Wall Street scams get personal in Richard Gere's "Arbitrage"
LOS ANGELES (Reuters) - In the new film drama "Arbitrage," Richard Gere brings shady Wall Street dealings to the big screen as a hedge fund titan trying to cover up huge losses from a risky copper investment.
The scheming recalls real-life scandals and high-flying bankers who made headlines and brought populist scorn to Wall Street during the recent financial crisis. While the public may be hungry to watch the downfall of a greedy banker, Gere's character in the movie that opens in U.S. theaters on Friday isn't an all-around bad guy.
Fictional billionaire Robert Miller "is not an evil person," insists the 63-year-old star of "Pretty Woman" and "Chicago." But, Gere admits, the chief executive officer does "spend his life believing his own hubris" and, along the way, "makes very bad decisions."
Despite Miller's illegal misdeeds and immense wealth, audiences see a humanness they relate to, Gere said. "I've been delighted by how many people came up to me and said they felt bad because they identified with him so much and wanted him to get out of his problems," the actor told Reuters.
Writer and director Nicholas Jarecki, who grew up in the world of high finance as the son of two New York commodities traders, said the character of Miller sprung from the 2008 financial crisis.
"Guys were being so vilified at that moment," Jarecki said, and he wanted to explore how they made decisions within a system that tempts people with great rewards but bears immense risk. He describes "Arbitrage" as "the classic tragic tale of a good man gone wrong."
The charming and ever-confident Miller in "Arbitrage" basks in the spoils of his success - a fancy Manhattan home, beautiful wife (Susan Sarandon), loving children, young French mistress, and more money than a person needs.
The picture-perfect life is threatened after Miller loses $400 million of his client's money through an investment in a Russian copper mine. Used to always prevailing, he schemes to hide the losses with phony books and quickly sell his firm before the fraud comes to light.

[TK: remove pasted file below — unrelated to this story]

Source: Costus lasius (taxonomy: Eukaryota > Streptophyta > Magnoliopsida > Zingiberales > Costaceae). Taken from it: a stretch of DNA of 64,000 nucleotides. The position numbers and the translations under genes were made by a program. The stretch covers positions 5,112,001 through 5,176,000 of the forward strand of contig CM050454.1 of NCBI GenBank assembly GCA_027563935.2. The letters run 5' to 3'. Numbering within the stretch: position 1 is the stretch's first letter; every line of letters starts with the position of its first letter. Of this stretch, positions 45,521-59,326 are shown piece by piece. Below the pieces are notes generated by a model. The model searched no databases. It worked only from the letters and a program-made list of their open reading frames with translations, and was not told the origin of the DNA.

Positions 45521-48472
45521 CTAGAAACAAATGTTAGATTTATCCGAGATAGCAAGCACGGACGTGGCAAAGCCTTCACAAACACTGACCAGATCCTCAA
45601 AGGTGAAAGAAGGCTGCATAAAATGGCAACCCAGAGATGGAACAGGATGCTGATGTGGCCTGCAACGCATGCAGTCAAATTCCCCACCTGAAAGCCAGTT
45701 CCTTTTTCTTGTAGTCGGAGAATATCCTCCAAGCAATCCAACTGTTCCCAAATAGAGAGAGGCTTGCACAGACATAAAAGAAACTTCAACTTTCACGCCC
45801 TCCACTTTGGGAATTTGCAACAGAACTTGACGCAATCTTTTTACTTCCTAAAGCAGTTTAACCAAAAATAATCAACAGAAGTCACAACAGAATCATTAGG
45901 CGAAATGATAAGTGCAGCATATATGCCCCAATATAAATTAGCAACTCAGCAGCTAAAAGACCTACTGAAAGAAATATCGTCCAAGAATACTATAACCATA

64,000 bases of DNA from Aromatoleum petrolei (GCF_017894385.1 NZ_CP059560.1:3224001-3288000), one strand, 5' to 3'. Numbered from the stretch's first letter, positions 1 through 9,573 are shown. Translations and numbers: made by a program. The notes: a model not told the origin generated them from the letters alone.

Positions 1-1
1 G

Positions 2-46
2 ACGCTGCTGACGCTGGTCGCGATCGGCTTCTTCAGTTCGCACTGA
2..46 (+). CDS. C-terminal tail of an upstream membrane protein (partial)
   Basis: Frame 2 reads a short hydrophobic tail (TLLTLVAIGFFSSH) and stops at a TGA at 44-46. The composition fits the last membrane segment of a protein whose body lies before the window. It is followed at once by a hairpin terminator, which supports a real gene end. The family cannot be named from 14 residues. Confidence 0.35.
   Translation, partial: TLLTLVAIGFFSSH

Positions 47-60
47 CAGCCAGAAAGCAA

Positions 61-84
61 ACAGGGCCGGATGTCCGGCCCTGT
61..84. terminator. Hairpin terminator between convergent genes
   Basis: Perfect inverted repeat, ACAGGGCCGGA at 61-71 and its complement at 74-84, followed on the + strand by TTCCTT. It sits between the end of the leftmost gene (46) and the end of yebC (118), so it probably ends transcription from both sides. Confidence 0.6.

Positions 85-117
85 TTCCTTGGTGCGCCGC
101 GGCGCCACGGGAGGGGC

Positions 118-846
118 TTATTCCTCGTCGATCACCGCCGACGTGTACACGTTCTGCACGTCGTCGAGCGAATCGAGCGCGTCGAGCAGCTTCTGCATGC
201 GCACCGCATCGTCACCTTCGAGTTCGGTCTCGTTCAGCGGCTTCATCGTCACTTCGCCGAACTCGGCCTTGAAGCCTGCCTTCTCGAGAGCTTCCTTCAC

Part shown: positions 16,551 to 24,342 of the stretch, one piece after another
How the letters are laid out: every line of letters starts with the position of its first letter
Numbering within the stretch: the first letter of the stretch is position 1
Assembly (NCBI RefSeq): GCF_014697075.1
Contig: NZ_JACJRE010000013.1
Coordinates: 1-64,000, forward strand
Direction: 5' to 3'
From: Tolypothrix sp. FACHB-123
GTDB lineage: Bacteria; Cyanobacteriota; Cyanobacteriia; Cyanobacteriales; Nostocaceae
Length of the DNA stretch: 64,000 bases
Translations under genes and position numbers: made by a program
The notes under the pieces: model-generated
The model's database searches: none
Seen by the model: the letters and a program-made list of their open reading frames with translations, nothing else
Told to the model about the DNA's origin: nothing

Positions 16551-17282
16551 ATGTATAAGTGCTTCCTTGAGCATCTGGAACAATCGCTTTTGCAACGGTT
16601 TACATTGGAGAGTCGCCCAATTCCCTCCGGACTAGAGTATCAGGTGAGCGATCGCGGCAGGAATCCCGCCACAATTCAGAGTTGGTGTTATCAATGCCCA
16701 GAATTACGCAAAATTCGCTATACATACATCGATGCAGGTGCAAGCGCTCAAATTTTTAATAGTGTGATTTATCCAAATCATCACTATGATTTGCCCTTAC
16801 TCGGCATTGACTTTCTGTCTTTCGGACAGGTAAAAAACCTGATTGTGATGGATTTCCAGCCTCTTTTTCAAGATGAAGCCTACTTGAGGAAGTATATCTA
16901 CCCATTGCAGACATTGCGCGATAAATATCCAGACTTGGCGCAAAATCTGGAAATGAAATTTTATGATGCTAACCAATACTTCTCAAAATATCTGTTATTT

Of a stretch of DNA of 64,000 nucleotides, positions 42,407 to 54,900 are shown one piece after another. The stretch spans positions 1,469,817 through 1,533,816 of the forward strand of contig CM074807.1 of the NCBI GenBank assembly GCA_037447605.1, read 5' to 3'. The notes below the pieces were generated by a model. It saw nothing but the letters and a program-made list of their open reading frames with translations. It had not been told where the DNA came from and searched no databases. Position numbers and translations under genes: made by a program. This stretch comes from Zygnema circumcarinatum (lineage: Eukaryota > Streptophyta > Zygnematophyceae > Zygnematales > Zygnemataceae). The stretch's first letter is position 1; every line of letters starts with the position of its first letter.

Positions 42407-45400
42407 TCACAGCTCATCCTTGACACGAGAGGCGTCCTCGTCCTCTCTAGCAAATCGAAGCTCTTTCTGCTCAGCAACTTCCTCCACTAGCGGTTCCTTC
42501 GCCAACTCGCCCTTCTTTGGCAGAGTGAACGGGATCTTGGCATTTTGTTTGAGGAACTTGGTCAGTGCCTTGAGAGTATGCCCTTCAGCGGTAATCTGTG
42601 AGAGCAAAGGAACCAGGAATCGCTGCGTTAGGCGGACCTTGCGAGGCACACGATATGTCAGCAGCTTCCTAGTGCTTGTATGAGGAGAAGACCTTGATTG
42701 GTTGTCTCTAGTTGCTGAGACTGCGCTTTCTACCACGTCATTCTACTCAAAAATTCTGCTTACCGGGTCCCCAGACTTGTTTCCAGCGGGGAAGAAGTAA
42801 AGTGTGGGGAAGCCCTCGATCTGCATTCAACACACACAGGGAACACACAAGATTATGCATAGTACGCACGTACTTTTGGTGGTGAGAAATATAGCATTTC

Even worse, Miller is covering up another crime that leaves real blood on his hands, fearing it will threaten the sale of his company. To outwit a detective on his trail, he needs help from a young man at the opposite end of the economic ladder. Miller is so out-of-touch with his accomplice's world that he has to ask him, "What's an Applebee's?"
When he created the financial-genius side of Miller's character, Jarecki said he drew on tycoons Warren Buffett, Richard Branson, and legendary hedge fund managers John Paulson and James Simons. But the investor closest to Miller, Gere said, is Jamie Dimon, the once-unimpeachable JP Morgan Chase chief executive who recently disclosed a $5.8 billion trading loss at his firm.
Like Dimon, Miller is "someone who is known for always winning," until one big bet goes wrong.
PLOT RINGS TRUE FOR TRADERS
Jarecki said he aimed to make an entertaining thriller rather than send any message about Wall Street. But if there were any lesson to be learned, he had concluded "there is something in our blood that makes us go for (financial) bubbles," he said.
"I think that's what this character personifies, this belief that the sky is the limit, and that it can go on forever," Jarecki said. "I think it can't."
"Arbitrage" opens Friday in about 180 U.S. theaters. It also will be available through video-on-demand the same day, a strategy used last by distributors Lions Gate and Roadside Attractions that helped lift financial crimes movie "Margin Call."
Jarecki said his story resonated with a group of hedge fund managers who got an early look at the film in East Hampton, New York - a wealthy resort popular with the Wall Street crowd. One of the investors who had lost money on a copper trade told Jarecki: "Your film has been a re-enactment of my personal nightmare."
Others viewed it as a cautionary tale of what could go wrong. "As a group, they said 'This film made me uneasy from beginning to end,'" Jarecki said. "For me, that was incredibly fulfilling."
(Reporting By Lisa Richwine, editing by Jill Serjeant and Philip Barbara)